HL Deb 27 October 1988 vol 500 cc1762-4

7 p.m.

The Earl of Dundee rose to move. That the draft order laid before the House on 13th July be approved [33rd Report from the Joint Committee].

The noble Earl said: My Lords, I beg to move. This draft order is to implement the final recommendations contained in the Boundary Commission for Scotland report on its 1988 interim review of 22 parliamentary constituencies. The commission submitted its report to my right honourable friend the Secretary of State on 24th June and he proposes that its recommendations should be implemented without modification. The draft order was approved in another place yesterday and if it is approved by your Lordships today it will be submitted to Her Majesty in Council to be made.

Articles 2 to 9 of the draft order substitute the 22 constituencies set out in the schedule for those constituencies as they exist at present. Article 1(3) provides for the order to come into effect forthwith and for the new boundaries to take effect at the next general election. Any by-election before that will therefore be unaffected altogether. Interim reviews of parliamentary constituencies are held at the discretion of the Parliamentary Boundary Commission between its general reviews, which have to be completed every 10 to 15 years. The 1988 review was the second such review made necessary by the alterations to the boundaries of local government areas, which originally coincided with those of the constituencies created by the Parliamentary Constituencies (Scotland) Order 1983.

The first such review, which involved 14 constituencies, was completed in 1986 and the new boundaries took effect at the last general election. Since then a number of changes have been made to regional and district boundaries which divorced them from the boundaries of the present constituencies. Most of the changes were quite small but the commission decided to review the boundaries of the 22 constituencies affected in order to remove the anomalies which had arisen. In each case the proposal is to make the minimum change necessary to realign the constituency boundary with the new local government boundary. The steps which the commission took to bring its proposals to the notice of the public, the local authorities, political parties and Members of Parliament concerned are set out in the report.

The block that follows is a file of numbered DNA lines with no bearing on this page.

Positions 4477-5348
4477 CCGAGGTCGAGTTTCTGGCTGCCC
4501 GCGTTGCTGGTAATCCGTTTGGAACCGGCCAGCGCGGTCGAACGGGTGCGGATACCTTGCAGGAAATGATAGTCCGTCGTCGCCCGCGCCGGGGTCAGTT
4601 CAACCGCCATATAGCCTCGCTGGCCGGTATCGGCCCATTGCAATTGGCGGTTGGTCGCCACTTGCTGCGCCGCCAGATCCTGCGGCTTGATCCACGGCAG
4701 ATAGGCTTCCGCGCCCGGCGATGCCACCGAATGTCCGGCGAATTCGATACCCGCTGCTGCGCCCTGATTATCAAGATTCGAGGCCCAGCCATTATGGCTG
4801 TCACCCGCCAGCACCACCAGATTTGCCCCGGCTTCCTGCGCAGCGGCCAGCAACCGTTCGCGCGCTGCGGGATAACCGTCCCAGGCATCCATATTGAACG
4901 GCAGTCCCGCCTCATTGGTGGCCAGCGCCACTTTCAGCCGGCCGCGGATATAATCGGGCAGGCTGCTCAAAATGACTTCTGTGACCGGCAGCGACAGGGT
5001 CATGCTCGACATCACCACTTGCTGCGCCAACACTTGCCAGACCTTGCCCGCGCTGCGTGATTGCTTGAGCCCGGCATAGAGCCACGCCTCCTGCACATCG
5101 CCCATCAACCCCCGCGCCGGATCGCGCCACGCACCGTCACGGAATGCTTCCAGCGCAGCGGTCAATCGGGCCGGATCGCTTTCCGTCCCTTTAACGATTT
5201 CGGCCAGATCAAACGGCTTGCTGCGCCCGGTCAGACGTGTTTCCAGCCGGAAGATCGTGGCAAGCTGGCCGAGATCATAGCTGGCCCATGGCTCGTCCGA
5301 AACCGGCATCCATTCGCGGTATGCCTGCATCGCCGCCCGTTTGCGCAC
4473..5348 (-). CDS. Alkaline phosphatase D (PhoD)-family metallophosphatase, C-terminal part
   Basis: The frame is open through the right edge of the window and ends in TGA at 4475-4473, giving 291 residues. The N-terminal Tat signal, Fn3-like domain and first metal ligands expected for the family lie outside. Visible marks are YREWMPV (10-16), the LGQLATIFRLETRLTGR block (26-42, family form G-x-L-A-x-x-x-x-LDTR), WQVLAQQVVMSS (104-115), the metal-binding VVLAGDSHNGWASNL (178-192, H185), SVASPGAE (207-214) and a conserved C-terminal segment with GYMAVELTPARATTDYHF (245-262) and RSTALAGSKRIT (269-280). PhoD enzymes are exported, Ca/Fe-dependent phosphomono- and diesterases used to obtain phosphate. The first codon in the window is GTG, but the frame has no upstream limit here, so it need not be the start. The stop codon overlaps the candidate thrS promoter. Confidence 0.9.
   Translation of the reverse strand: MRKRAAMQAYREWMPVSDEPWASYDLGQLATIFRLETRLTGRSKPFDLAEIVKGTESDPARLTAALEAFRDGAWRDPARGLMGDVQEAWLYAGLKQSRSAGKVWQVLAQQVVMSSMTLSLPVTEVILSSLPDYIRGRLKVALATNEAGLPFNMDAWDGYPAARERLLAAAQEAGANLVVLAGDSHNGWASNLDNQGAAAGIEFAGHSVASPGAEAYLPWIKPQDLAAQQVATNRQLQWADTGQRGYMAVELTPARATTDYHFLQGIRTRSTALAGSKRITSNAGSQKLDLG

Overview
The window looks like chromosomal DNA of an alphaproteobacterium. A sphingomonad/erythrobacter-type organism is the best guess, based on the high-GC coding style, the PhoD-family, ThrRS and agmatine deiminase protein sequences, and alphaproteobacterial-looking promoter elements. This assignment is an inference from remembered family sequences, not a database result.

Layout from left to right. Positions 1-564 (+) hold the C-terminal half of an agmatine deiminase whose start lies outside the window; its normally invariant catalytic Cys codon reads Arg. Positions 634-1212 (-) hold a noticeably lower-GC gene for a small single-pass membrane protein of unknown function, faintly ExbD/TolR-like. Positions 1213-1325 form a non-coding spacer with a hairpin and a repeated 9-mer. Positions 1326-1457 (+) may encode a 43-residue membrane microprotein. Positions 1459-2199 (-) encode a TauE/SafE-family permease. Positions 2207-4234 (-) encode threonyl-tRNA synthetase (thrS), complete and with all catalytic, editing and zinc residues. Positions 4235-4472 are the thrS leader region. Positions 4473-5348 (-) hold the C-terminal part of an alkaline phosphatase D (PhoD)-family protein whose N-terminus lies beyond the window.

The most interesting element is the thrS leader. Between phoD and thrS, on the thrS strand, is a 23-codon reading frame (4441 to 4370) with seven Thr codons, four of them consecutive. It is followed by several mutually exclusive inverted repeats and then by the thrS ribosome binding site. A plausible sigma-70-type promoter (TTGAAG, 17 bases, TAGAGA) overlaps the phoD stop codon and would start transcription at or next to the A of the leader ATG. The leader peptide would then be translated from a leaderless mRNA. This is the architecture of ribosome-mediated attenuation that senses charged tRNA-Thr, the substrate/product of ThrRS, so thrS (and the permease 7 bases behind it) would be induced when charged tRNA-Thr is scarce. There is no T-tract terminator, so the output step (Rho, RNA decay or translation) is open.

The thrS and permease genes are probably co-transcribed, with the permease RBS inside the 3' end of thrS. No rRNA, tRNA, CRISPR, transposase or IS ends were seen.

The total number of electors affected by the changes implemented is fewer than 180. Of those, 100 are situated in one area, Yoker, parts of which were transferred between the Clydebank district and the City of Glasgow district in June. In five areas no electors are involved. No substantive objections were received by the commission during the review and none has been received by my right honourable friend the Secretary of State since the report was submitted to him. Therefore, I invite your Lordships to approve this draft order implementing the commission's recommendations in full.

Moved, That the draft order laid before the House on 13th July be approved [33rd Report from the Joint Committee].—(The Earl of Dundee.)

Lord Carmichael of Kelvingrove

My Lords, I am most grateful to the Minister for his explanation of the draft order. I have looked at it and I notice that the largest change in electorate is 100, which is in the Clydebank Milngavie county constituency and Glasgow Garscadden borough constituency. I have received no representations on this matter, although, as the Minister will know, I am familiar with most of the people in another place and in the local authority area who are likely to be affected.

I believe that we should pay some attention to the fact that the eagle eye of the Glasgow planning department was able to point out the discrepancy in the map in the Garscadden area, because these draft orders have to be correct. Grave problems can arise if there is even a minor error such as whether or not there are electors living in an area. That can cause a great deal of difficulty.

Perhaps because of my inability to look at the map properly—which I find surprising because I am not totally unfamiliar with these maps—I cannot find the reference on page 7 of the draft order as regards the illustration of the Milngavie area on map 1, where it refers to the area marked "jai", which is the Scottish pronounciation. I cannot find that reference. I suggest that the noble Earl should have a word with his colleagues in order to clear up where that is. It may be that I am making a mistake. However, I know from past experience that these matters must be very accurate. With that, I am happy to accept this draft order and I know that if there is any point that should be corrected, that will be done before the final steps are taken.

On Question, Motion agreed to.

[The sitting was suspended from 7.7 until 7.45 p.m.]

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